Your book purchase reserves your spot for the Seaport event on Tuesday, February 20th, 2024.
Books purchased online may be picked up at the event.
Join McNally Jackson, Feminist Press, and selected contributors to celebrate a new collection of writing for the iconic underground blog Weird Sister. Collecting the best of Weird Sister, these unapologetic and insightful essays link contemporary feminism to literature and pop culture.
Launched in 2014, Weird Sister proudly staked out a corner of the internet where feminist writers could engage with the literary and popular culture that excited or enraged them. The blog made space amid book websites dominated by white male editors and contributors, and also committed to covering literary topics in-depth when larger feminist outlets rarely could. Throughout its decade-long run, Weird Sister served as an early platform for some of contemporary literature's most striking voices, naming itself a website that "speaks its mind and snaps its gum and doesn't apologize."
Edited by founder Marisa Crawford, The Weird Sister Collection brings together the work of longtime contributors such as Morgan Parker, Christopher Soto, Soleil Ho, Julian Delgado Lopera, Virgie Tovar, Jennif(f)er Tamayo, and more, alongside new original essays. Offering nuanced insight into contemporary and historical literature, in conversation with real-life and timely social issues, these pieces mark a transitional and transformative moment in online and feminist writing.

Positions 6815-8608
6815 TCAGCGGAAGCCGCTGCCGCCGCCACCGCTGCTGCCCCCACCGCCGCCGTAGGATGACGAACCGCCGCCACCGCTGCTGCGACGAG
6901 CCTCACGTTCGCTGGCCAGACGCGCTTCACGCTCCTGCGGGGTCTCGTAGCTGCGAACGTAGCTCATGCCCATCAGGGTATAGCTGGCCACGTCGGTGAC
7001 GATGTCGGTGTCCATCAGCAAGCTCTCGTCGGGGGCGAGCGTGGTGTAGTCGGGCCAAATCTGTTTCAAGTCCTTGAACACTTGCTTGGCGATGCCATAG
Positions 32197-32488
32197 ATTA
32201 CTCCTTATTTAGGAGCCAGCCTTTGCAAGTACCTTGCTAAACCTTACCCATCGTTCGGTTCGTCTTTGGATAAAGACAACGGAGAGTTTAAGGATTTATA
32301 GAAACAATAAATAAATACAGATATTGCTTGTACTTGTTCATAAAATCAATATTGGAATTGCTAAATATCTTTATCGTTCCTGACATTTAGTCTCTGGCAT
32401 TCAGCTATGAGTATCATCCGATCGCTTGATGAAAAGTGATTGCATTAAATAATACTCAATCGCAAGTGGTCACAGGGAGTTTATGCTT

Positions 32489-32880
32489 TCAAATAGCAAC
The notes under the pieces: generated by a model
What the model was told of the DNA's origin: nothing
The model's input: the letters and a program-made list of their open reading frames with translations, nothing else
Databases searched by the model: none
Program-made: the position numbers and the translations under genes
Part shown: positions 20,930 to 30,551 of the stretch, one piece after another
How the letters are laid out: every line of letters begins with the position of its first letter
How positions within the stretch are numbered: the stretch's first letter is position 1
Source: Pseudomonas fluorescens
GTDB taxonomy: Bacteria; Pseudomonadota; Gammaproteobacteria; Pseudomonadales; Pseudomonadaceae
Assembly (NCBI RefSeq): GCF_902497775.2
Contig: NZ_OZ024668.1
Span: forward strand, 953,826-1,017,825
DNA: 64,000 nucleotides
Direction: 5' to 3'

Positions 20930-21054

“In this stimulating anthology […] pieces balance a breezy style with intelligent interrogations of what it means to be a woman today. The result is an approachable examination of contemporary feminism.” —Publishers Weekly
“The Weird Sister Collection is a hilarious, delicious, and earnest dive into the intersection of feminism and culture. Reminiscent of not just zine-style writing but era-defining collections like To Be Real and Making Face, Making Soul, this experimental collection of writing is a must-have for anyone asking questions about identity, belonging, and the current and future state of not just feminism but all the intersectional ‘isms’ that can either hold our imaginations captive or free us.” —Samhita Mukhopadhyay, former executive editor of Teen Vogue
“Feminist thought is alive and well in The Weird Sister Collection. Whether it drives you to start a zine or tear down a statue of a Confederate general, one thing’s for sure: after you read this book, you won’t want to just sit there and suffer anymore.” —Rax King, author of Tacky: Love Letters to the Worst Culture We Have to Offer